• Call me Mr. Keeneye—at least this time. I’ve always assumed that for each thing I find, equally worthy ones go unnoticed.

      Steve Schwartzman

      June 8, 2020 at 12:46 PM

  5. Great alignment! Both Mexican Hats and Mexican Blankets grow on my property.


    June 8, 2020 at 1:30 PM

  6. If the cave is vexing, all’s the more that it’s a sign of a con. Either way, it’s a beautiful picture.

    Michael Scandling

    June 8, 2020 at 1:51 PM

  7. Damaged Mexican hat or fashion statement?


    June 8, 2020 at 2:35 PM

  8. Broken but still beautiful! Amazing picture, love the background too

    M.B. Henry

    June 8, 2020 at 4:25 PM

  9. I always enjoy your implicit commentary on lots generally considered ‘vacant.’ Beyond that, it’s been a good while since I’ve come across ‘essay’ used as a verb. Speaking of rhyme, ‘essay’ reminded me of ‘sashay,’ and one definition of that word — “in American square dancing, a figure in which partners circle each other by taking sideways steps” — certainly describes much of our photographic process.

    The color of the Mexican hat’s ray flower is luscious. Appropriately, it’s making a bit of shade for the Gaillardia. (Yes, indeed: I did check the etymology of sombrero.)


    June 8, 2020 at 9:10 PM

    • Because vacant means ’empty,’ my impression is that not many people connect the word to its close relative vacation, which we often cram full of activities. I often cram my vacations in vacant lots full of photographs. And still on the subject of words, one that I soon learned when I started studying French was essayer ‘to try.’ Many years later I learned that the derived English essay has a doublet, assay. And sachay arose as a metathesis of chassé, a ballet term that means literally ‘chased.’ As for Spanish sombrero, it goes back to Late Latin subumbrāre ‘to cast a shadow under,’ whose first b later got submerged into the m.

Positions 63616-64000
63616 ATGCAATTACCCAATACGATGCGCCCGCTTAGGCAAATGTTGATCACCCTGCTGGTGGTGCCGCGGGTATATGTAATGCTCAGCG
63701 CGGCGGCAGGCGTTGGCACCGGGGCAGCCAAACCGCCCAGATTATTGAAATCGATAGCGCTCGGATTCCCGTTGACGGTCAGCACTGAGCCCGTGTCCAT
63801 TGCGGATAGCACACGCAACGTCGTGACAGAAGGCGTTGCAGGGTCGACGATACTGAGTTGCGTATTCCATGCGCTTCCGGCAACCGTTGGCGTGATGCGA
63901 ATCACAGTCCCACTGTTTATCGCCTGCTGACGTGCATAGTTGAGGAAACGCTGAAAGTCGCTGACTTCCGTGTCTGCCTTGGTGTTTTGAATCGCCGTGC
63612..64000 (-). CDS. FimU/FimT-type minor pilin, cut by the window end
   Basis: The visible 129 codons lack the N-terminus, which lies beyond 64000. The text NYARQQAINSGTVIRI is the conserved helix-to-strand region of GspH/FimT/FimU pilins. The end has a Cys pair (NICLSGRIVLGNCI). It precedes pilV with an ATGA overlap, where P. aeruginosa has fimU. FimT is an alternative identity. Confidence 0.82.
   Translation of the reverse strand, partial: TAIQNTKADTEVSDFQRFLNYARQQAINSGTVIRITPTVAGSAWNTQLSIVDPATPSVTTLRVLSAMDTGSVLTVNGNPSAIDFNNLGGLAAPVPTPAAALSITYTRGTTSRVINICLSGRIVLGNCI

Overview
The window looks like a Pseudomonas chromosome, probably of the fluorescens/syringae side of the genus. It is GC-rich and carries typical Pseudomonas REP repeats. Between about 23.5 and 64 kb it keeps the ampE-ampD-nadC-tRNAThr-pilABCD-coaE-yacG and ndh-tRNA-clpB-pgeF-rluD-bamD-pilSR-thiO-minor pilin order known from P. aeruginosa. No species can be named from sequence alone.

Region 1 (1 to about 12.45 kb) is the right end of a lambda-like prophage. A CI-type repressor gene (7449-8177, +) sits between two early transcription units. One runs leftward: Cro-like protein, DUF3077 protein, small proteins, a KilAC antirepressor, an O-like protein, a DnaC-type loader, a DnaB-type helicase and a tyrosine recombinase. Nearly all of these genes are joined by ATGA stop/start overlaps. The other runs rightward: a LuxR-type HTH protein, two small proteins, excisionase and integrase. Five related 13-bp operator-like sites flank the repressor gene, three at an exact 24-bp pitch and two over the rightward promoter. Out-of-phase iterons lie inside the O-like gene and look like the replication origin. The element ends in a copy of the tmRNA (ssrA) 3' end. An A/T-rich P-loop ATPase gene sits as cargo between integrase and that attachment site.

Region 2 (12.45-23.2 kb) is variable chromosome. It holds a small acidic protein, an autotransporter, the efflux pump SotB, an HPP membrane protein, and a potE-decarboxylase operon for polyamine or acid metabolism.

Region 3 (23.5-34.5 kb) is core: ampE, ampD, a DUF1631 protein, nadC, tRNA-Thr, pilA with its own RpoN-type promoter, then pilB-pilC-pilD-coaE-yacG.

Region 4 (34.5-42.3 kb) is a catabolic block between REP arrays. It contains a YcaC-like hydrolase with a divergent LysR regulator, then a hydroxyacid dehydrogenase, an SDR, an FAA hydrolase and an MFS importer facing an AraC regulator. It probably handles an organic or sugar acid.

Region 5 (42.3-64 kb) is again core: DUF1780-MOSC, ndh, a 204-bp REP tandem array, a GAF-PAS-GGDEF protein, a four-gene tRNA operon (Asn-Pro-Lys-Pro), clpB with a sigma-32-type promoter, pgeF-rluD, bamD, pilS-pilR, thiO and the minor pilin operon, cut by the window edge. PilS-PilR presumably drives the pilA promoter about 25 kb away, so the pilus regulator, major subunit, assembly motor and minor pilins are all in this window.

Sometimes I might as well call this blog Portraits of Words.

      Steve Schwartzman

      June 9, 2020 at 5:53 AM

  10. Beautiful!!


    June 8, 2020 at 9:11 PM

  11. Nice find of something out of the ordinary and then presenting it in an appealing way.

    Steve Gingold

    June 9, 2020 at 3:10 AM

    • The other day I found a second Mexican hat that had had its column broken off. That’s twice in one month, when I don’t remember finding any in previous years.

      Steve Schwartzman

      June 9, 2020 at 5:56 AM

  12. so beautiful.


    June 9, 2020 at 11:10 PM

  13. It’s about color, but also beautifully composed. I love the placement of the one over the other. It made me pause and look again.

    Todd Henson

    June 10, 2020 at 9:42 AM

    • Glad to hear it. I’m fond of composing with one thing in front of another. I always keep at least part of the front subject in focus while experimenting with varying amounts of out-of-focus for what’s behind.

      Steve Schwartzman

      June 10, 2020 at 2:30 PM

  14. Your observant eyes and inventive mind made good use of these two!


    June 13, 2020 at 8:07 PM